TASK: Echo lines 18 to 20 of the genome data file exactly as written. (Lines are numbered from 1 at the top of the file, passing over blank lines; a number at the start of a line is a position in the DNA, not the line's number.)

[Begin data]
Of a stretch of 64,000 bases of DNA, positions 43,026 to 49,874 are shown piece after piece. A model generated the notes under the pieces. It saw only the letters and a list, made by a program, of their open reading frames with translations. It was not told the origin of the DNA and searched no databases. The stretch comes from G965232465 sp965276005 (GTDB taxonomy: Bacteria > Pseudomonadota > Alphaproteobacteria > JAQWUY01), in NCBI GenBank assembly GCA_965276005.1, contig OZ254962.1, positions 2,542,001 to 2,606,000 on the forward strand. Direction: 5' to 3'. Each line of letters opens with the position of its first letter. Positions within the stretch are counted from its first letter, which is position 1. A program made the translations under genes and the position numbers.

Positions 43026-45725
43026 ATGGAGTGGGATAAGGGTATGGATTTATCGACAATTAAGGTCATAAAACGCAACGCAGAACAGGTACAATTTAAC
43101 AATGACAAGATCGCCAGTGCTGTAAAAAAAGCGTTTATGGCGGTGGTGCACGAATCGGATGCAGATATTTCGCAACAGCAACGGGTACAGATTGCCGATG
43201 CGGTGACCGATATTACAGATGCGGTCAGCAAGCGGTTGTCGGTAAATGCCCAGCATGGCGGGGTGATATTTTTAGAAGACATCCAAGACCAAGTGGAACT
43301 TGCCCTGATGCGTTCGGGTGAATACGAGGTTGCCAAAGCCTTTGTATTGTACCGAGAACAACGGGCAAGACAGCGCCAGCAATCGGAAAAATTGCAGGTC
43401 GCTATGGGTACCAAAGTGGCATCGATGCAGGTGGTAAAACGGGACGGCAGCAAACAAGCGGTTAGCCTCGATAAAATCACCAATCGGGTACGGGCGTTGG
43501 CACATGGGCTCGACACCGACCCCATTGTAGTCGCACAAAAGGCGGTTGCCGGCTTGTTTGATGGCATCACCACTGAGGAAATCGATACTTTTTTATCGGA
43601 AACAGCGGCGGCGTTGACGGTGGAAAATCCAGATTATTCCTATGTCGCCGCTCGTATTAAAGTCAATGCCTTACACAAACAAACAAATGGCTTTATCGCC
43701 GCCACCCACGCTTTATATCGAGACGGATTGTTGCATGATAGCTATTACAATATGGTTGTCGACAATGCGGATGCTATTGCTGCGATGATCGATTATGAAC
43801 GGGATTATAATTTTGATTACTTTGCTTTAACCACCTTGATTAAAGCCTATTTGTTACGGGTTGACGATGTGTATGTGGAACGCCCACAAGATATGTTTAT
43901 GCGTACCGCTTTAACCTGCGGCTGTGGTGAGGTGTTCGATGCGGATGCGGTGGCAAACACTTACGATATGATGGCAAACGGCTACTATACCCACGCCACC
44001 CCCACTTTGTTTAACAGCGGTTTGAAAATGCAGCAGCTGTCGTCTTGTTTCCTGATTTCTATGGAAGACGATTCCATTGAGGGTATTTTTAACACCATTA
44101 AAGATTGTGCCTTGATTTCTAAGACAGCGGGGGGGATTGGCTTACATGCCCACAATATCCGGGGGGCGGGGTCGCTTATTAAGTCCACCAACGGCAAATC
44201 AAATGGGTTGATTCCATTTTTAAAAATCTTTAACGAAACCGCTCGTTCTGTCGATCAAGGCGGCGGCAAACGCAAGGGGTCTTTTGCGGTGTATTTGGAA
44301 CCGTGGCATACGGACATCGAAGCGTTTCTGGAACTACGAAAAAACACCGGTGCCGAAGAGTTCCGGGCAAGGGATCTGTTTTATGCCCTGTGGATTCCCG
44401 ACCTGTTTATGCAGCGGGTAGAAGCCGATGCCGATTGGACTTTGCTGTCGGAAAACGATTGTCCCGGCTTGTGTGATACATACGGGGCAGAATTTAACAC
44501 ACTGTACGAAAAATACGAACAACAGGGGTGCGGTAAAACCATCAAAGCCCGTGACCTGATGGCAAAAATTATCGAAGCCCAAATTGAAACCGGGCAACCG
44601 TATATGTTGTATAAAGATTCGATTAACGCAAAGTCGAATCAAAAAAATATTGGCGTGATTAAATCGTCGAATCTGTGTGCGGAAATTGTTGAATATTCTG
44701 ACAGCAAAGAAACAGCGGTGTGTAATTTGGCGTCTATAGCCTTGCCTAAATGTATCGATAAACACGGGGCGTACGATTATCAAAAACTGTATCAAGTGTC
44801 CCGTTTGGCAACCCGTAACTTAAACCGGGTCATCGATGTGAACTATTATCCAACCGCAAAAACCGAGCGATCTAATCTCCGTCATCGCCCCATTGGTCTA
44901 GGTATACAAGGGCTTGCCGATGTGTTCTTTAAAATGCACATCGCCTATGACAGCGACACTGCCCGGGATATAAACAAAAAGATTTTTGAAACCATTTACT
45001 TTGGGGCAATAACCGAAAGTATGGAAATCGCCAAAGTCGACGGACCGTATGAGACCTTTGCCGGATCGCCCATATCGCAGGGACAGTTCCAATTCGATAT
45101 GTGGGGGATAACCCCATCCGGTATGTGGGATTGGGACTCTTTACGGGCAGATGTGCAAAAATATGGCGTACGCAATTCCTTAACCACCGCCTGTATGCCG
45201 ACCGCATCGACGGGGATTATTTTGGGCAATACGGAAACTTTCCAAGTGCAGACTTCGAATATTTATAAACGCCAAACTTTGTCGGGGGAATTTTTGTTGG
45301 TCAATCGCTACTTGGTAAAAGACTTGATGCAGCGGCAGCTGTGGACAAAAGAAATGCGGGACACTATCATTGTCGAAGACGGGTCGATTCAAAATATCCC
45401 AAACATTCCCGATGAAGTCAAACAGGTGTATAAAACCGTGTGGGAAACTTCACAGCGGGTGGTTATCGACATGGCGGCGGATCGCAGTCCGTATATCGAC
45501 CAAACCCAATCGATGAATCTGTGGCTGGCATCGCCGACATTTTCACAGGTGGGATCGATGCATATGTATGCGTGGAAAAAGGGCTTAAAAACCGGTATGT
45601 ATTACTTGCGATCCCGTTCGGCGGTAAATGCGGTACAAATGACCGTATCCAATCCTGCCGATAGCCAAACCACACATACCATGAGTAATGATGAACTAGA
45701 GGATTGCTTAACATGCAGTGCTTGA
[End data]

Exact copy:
44501 ACTGTACGAAAAATACGAACAACAGGGGTGCGGTAAAACCATCAAAGCCCGTGACCTGATGGCAAAAATTATCGAAGCCCAAATTGAAACCGGGCAACCG
44601 TATATGTTGTATAAAGATTCGATTAACGCAAAGTCGAATCAAAAAAATATTGGCGTGATTAAATCGTCGAATCTGTGTGCGGAAATTGTTGAATATTCTG
44701 ACAGCAAAGAAACAGCGGTGTGTAATTTGGCGTCTATAGCCTTGCCTAAATGTATCGATAAACACGGGGCGTACGATTATCAAAAACTGTATCAAGTGTC